The website is well laid out with the possibility of searching by publication title or via a toolbar of main subject categories, each with a drop-down menu of sub-categories. The articles are then arranged according to popularity and ratings given as feedback by readers. Rating the articles lets Maggwire see where your interests lie, and on future visits it will personalise the service to suit you.

Clicking on article titles takes you to each publication’s website, and Maggwire also lets you share articles you find interesting by email or on social networks. There’s a Maggwire community so you can post comments and discuss the articles. With reading moving more and more into digital form the likelihood is that services will be needed to select articles and books that should only be available by subscription, and a comprehensive website like Maggwire would have a key role to play.


Free Book–s – Find and Download Free Books

freebookThis website will not only prove attractive to people who want to find free downloadable e-books to read, it will also help authors and publishers discover whether their books are being offered illegally. I regularly use search engines to locate free copies of books, short stories, nonfiction and poetry for reading groups and performance, and this definitely provides an easier method and a much more comprehensive list of finds.

Searches are handled on the main page where users answer the question ‘I want a free book about’. They type their answer into a single field, whether it’s the author, title, subject, publisher, or a combination of these. It would be better to have more advanced search options, but I found that by using a combination of author and title I achieved far better results from this than I have using other approaches. I tested it by searching for Martin Amis and found free books I couldn’t find using other methods, and searching for other books that shouldn’t be offered free brought up unauthorised offerings.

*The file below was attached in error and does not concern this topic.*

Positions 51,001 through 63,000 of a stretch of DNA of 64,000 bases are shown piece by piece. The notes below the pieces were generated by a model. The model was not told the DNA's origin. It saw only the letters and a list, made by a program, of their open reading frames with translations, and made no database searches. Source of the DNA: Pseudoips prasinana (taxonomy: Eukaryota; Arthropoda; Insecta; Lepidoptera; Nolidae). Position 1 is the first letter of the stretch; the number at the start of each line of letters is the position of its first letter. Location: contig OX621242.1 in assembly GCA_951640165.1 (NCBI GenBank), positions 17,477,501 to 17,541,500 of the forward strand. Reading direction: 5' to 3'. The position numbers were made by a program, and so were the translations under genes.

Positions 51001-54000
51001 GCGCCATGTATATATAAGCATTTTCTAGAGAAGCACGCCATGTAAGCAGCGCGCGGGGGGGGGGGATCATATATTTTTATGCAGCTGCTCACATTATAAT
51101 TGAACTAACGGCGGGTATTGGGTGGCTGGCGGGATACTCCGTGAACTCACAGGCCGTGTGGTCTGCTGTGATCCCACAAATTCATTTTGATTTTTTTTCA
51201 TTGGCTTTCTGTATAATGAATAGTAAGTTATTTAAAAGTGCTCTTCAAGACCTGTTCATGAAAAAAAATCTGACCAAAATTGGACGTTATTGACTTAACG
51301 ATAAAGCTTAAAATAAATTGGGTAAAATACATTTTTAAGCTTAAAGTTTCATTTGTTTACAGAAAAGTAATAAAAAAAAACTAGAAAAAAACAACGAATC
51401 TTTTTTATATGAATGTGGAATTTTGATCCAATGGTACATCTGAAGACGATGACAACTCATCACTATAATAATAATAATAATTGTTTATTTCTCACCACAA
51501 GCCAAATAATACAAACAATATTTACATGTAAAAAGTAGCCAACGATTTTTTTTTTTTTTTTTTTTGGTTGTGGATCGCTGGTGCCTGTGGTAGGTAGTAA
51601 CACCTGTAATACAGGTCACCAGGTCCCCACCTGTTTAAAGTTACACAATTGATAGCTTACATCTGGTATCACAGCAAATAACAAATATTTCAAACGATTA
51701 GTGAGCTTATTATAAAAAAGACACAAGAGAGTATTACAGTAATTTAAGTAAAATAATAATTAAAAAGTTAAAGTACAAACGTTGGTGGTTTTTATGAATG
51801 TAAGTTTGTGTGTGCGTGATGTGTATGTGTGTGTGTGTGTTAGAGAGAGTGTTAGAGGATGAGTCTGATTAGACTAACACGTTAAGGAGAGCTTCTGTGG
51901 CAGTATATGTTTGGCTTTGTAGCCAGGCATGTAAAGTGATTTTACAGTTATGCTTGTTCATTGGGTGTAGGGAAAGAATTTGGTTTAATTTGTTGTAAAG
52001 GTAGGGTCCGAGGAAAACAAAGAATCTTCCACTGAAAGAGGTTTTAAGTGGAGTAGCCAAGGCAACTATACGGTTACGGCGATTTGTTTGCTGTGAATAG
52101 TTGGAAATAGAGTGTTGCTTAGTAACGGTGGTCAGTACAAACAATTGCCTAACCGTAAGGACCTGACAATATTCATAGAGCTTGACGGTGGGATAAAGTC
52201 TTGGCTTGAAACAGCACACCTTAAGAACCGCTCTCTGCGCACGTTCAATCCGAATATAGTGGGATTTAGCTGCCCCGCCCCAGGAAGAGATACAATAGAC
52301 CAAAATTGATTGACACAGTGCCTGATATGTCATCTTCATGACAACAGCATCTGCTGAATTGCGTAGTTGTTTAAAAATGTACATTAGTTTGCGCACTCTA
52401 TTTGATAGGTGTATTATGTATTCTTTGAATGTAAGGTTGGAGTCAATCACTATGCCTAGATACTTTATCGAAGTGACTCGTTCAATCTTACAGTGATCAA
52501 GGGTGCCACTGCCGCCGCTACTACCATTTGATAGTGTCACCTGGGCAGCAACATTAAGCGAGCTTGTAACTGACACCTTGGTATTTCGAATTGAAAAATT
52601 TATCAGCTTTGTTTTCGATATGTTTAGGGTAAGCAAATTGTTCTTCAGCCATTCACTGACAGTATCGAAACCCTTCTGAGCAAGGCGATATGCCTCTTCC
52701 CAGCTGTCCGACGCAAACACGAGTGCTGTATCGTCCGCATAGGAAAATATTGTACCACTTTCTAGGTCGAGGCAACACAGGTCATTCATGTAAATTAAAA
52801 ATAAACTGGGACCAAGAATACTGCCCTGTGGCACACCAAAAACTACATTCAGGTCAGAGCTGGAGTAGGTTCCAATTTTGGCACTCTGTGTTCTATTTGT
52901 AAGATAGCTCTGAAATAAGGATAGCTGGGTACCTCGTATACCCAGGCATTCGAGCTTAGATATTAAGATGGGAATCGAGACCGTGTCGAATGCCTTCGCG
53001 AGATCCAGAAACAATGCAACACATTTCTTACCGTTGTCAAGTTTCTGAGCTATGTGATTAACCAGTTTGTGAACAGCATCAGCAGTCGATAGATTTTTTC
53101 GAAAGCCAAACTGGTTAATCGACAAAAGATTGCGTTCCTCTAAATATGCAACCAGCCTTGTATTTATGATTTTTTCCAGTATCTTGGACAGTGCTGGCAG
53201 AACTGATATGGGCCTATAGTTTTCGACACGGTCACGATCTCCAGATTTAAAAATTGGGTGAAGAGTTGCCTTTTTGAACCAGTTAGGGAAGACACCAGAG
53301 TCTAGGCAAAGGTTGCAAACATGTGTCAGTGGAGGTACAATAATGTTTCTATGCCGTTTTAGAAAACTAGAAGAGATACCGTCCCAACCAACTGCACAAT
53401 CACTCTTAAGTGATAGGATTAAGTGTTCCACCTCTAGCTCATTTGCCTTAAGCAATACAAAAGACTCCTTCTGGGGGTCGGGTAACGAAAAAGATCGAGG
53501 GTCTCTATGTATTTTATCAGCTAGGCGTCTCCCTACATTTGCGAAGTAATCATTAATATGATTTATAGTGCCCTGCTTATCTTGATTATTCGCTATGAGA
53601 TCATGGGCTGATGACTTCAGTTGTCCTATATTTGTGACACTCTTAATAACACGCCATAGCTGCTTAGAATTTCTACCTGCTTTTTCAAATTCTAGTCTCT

It’s also possible to type in more general queries, such as ‘learn to speak mandarin’ and a comprehensive list appears. It’s not hard to imagine the many ways this could be used by students, researchers and businesses as well as readers. Publishers and authors will be heading straight for it to see if pirate copies are circulating, and with ebooks gaining popularity the site is sure to appeal. The menu also offers PDF books and the ability to look at Last Searches and Top Searches, with Top Searches showing some amusing choices.

Share – Write and Publish

Logo If you want to publish articles or blogs using text, pictures and videos embedded right into your content and without worrying for a website setup, is the place.

This twitter application allows you to simply give a title and your content which can include pictures or videos like those on YouTube and it publishes it via your Twitter account. Can’t get easier than this.

The service is entirely free (you don’t even have to open an account)  and provides a personal page for publishing twitters and the facility to get feeds also. It is in beta and the webmasters have plans to expand their reach to other social networking sites in the future.


Openzine – E-zines for everyone

Logo Ever thought of publishing your own e-zine? For free? Look no further than

Openzine are have created an easy and  free way of creating an ezine. The most important and eye catching feature of a magazine is the title page which is really fun and easy to create in the interface which openzine provides. Although not as powerful as the professional solutions, it is far better than most online image editors and comes packed with a lot of self explanatory features. The site also has a video tour explaining the process of title creation which is what others should follow.

The site provides numerous templates for content management. A text editor is provided for adding some professional touches to your creation. The author can save the unfinished work and resume it later for that extra polishing before finally publishing it. So write some content, sign up for an account and publish your creation for the world to see.